• If need-be, furlough vulnerable public education employees, perhaps with partial pay, for a month after school restarts.
  • Publicize what makes one vulnerable (comorbidities/age) and encourage them to shelter.
  • Frequently test those in nursing homes and screen workers interacting with vulnerable populations. 
  • Encourage N95 mask-wearing for vulnerable populations and caregivers.
  • Encourage social distancing but reduce the distance consistent with WHO guidelines (3 feet, not the 6 feet that has incomprehensibly become the standard).
  • Encourage frequent hand washing.
  • Publicize facts about risks and let individuals decide for themselves whether to wear a mask. Let businesses set their own policies on whether to require patrons to wear masks.
  • Mask mandates should be avoided except, perhaps, where social distancing is not possible, such as on public transportation.
  • Encourage anyone showing any symptoms at all, including lost sense of smell, unexplained fatigue, or anything like a cold to simply stay home until they can receive a doctor’s advice that they are no longer contagious (it makes little sense to impose blanket 14-day quarantines for the infected, since some are contagious for a shorter period, and some longer). If being out is necessary (such as to see a doctor), wear a mask and stay away from large groups in small areas. Older people should be especially avoided.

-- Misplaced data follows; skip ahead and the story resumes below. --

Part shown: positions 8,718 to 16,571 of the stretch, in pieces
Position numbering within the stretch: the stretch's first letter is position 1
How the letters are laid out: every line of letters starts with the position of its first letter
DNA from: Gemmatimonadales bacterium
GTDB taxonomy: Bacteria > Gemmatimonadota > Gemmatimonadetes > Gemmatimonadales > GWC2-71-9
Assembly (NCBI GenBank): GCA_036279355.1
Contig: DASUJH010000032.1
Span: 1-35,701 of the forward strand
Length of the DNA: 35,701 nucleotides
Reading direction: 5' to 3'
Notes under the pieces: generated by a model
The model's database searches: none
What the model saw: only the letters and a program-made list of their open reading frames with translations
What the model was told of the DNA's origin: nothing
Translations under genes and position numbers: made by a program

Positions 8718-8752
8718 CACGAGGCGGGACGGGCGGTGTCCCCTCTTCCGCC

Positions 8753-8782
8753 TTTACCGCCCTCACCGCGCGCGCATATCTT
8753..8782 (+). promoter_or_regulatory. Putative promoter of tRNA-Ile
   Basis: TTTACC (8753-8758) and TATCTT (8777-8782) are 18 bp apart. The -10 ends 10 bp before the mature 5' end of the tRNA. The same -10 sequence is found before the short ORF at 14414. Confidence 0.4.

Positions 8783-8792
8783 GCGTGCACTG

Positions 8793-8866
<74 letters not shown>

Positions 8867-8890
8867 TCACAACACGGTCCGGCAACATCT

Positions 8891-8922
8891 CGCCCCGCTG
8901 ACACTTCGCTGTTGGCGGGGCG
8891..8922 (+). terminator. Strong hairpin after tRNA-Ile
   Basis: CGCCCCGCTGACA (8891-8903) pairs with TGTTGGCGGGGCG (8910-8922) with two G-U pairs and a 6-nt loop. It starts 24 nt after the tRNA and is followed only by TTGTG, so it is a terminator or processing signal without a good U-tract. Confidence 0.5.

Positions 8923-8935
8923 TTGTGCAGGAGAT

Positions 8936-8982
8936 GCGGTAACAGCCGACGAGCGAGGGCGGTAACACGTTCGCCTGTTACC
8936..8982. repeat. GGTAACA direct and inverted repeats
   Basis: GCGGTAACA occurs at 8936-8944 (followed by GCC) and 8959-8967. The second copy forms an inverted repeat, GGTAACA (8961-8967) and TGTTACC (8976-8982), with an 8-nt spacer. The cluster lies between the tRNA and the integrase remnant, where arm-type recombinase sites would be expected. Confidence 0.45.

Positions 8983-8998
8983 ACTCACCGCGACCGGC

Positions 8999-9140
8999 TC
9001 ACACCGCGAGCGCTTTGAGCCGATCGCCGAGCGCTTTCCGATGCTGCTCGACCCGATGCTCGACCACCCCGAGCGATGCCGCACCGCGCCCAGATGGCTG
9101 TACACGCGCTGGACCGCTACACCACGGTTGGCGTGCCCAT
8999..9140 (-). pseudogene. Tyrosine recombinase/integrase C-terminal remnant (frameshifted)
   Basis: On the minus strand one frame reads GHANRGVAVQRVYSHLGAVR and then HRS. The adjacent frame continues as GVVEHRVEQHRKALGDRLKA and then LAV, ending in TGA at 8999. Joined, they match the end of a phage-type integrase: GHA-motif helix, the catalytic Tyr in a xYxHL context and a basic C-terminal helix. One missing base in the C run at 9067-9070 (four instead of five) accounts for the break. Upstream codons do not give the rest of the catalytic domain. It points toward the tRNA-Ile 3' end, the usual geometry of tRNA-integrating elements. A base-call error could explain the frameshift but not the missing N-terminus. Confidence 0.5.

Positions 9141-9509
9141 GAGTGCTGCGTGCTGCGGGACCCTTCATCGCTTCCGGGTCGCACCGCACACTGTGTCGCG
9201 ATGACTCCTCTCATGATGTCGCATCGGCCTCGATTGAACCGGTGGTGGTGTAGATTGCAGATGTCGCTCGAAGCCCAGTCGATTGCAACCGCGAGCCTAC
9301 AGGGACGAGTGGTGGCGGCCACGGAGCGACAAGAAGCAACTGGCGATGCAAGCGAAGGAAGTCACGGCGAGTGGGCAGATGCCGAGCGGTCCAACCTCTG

• Encourage caregivers for the vulnerable to shelter as much as possible and take special precautions. Only N95 masks are likely to provide protection.

These uncomplicated policies would make Oklahoma not just Top Ten, but Number One in Covid policy.

Benjamin Lepak is Legal Fellow at the 1889 Institute. He can be reached at

The opinions expressed in this blog are those of the author, and do not necessarily reflect the official position of 1889 Institute.